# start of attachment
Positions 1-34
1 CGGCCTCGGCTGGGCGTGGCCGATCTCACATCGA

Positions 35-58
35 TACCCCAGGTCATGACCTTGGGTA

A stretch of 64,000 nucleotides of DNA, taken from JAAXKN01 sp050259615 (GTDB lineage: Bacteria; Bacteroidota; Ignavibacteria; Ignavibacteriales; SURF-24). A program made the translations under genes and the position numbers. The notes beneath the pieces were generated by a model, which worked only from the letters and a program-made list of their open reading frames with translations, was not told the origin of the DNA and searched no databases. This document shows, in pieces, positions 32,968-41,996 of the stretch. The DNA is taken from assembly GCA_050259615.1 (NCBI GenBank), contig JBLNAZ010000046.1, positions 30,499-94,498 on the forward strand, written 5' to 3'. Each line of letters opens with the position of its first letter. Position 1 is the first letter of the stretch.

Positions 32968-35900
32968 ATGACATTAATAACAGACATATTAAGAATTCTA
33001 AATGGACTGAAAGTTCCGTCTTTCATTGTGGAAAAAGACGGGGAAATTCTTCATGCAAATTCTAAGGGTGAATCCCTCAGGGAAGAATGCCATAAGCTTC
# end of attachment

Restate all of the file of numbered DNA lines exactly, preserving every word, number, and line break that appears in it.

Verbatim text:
Positions 1-34
1 CGGCCTCGGCTGGGCGTGGCCGATCTCACATCGA

Positions 35-58
35 TACCCCAGGTCATGACCTTGGGTA

A stretch of 64,000 nucleotides of DNA, taken from JAAXKN01 sp050259615 (GTDB lineage: Bacteria; Bacteroidota; Ignavibacteria; Ignavibacteriales; SURF-24). A program made the translations under genes and the position numbers. The notes beneath the pieces were generated by a model, which worked only from the letters and a program-made list of their open reading frames with translations, was not told the origin of the DNA and searched no databases. This document shows, in pieces, positions 32,968-41,996 of the stretch. The DNA is taken from assembly GCA_050259615.1 (NCBI GenBank), contig JBLNAZ010000046.1, positions 30,499-94,498 on the forward strand, written 5' to 3'. Each line of letters opens with the position of its first letter. Position 1 is the first letter of the stretch.

Positions 32968-35900
32968 ATGACATTAATAACAGACATATTAAGAATTCTA
33001 AATGGACTGAAAGTTCCGTCTTTCATTGTGGAAAAAGACGGGGAAATTCTTCATGCAAATTCTAAGGGTGAATCCCTCAGGGAAGAATGCCATAAGCTTC